Thursday, August 02, 2012

Musing on 'Tinker, Tailor, Soldier, Spy'

via Wikipedia

I am gradually making my way through last year’s Oscar nominated films, and last night we watched Tinker Tailor Soldier Spy. Adapted from John le Carre’s novel of the same name, the film depicts the complex and secretive world of the British spy agency in the Cold War of the 1970s as spy-wars-weary George Smiley tries to uncover the identity of a Russian mole in the top levels of the agency.

The film is a much more slower paced, sobering and realistic portrayal of spy agencies than the Bond or Borne franchises. It reflects a time when these agencies seemed to operate more or less unfettered, something not nearly as possible in the age of camera phones, internet and social media. It made me think about how much these tools have given the public access to and scrutiny of our government actions as much as it has probably made the work of our spy agencies all that more difficult.

It is also a very artful film, the grainy and muted colors of the film lending to the heaviness of the story, time and place—of which the author of the novel apparently had firsthand knowledge (le Carre worked for the British spy agency). And Gary Oldman’s Smiley is a piece of art in and of himself. (It wasn’t until after the movie that I realized Oldman also portrayed one of my favorite characters, Sirius Black, in the Harry Potter films, which speaks to his ability to embody the character he’s given.) Smiley has regrets—personal and professional. While covert wars don’t employ armies and tanks, they are nonetheless wars and Smiley carries a battle scared and experienced view of that world and his profession. He’s the kind of guy you want running a spy agency—or maybe not. He lies as calmly and smoothly as he rolls down a window to allow a trapped bee out of his car. His composed and relentless search for the mole reminded me, with some cringing unease, of the shoulder-shrugging ease of a surgeon calmly and methodically digging through flesh for an almost microscopic bullet fragment.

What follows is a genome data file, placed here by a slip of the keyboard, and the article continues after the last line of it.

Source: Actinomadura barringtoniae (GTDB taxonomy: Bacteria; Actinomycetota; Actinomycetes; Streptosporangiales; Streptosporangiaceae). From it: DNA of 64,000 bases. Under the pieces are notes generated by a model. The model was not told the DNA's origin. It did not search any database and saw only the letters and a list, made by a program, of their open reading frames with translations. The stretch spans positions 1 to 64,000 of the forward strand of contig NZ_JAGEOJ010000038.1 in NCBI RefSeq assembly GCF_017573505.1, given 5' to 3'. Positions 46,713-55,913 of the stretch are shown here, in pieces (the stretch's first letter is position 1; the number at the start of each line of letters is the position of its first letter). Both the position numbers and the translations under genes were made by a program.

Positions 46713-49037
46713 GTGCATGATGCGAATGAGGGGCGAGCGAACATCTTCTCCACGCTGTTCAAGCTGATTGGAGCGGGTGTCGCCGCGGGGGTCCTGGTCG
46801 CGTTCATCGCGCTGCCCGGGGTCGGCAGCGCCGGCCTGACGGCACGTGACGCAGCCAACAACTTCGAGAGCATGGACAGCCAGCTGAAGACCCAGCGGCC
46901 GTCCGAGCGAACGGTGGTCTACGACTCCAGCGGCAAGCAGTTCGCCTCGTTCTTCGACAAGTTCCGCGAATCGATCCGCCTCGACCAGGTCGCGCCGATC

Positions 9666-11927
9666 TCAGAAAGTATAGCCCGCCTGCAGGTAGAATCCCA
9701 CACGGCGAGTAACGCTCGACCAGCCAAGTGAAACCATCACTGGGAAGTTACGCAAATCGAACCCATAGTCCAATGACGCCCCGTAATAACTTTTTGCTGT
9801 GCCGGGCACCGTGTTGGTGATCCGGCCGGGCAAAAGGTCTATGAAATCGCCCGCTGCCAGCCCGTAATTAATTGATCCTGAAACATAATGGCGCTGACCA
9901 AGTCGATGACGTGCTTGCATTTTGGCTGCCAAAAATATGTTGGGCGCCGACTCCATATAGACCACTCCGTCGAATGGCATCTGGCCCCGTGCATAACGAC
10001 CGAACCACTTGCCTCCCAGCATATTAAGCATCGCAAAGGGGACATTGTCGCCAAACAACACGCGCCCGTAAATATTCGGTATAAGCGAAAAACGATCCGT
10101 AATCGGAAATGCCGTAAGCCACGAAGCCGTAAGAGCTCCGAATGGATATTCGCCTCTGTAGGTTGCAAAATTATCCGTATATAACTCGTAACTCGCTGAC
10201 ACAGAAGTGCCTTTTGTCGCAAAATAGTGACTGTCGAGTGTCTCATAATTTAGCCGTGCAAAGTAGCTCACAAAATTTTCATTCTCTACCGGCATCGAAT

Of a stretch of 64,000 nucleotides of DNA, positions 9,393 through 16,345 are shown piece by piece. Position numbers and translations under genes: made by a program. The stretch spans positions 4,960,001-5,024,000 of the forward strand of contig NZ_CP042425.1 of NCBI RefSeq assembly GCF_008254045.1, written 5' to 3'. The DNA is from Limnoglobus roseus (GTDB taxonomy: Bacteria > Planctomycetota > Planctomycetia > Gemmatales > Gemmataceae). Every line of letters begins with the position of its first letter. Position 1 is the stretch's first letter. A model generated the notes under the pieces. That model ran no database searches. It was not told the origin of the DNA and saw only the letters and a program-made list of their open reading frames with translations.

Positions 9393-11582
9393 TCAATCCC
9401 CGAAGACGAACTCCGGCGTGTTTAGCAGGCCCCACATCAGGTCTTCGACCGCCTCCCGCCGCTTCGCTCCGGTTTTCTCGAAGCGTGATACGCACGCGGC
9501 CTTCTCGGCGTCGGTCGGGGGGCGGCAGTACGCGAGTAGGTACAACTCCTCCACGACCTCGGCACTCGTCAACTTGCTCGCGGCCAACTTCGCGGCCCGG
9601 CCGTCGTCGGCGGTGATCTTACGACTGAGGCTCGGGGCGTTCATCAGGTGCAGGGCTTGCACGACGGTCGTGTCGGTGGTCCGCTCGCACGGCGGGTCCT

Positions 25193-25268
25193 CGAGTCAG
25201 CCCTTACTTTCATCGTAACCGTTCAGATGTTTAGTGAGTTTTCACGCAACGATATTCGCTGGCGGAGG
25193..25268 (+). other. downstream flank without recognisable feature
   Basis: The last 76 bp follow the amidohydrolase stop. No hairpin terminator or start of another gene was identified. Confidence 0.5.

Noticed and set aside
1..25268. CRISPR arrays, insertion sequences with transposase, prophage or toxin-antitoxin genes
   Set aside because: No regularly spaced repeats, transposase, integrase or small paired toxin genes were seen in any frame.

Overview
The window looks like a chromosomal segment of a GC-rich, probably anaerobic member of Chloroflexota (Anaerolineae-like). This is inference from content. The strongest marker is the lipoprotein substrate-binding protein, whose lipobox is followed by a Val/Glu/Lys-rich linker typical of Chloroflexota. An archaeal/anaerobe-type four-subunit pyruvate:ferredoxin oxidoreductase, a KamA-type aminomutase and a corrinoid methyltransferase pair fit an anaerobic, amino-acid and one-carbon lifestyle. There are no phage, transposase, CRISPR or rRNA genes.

This is one of those films that sticks with you the next day. It raises thought-provoking and timeless questions about methods used in war (overt and covert) and the effects on the human soul of immersing oneself in a world like that. As one character tells Smiley, “I want a family. I don’t want end up like you lot.” In a grainy and weary world like the one we see in this story, that longing was like a single green tree in the middle of the ash-laden remains of a burned down forest.

Ultimately, the film provokes me to ask, how do I, as a Kingdom dweller, respond to a story like that—to a reality like that? I’m still mulling that one over. It does give me more empathy and respect for brothers and sisters who work in the halls of power, the situations they must encounter, the decisions they must make. These are different times but the questions and situations in this story are still all too real. In a life lived outside those halls, it causes me to think on my choices and how those choices are ultimately small but crucial steps down a path towards a life of growth and restoration or damage and debris.

Tinker Tailor Soldier Spy takes us into the gritty dark parts of the world and history. Today feels much brighter by comparison, but perhaps that is just an illusion. In any case, it gives me pause—and that brings it into these open spaces.

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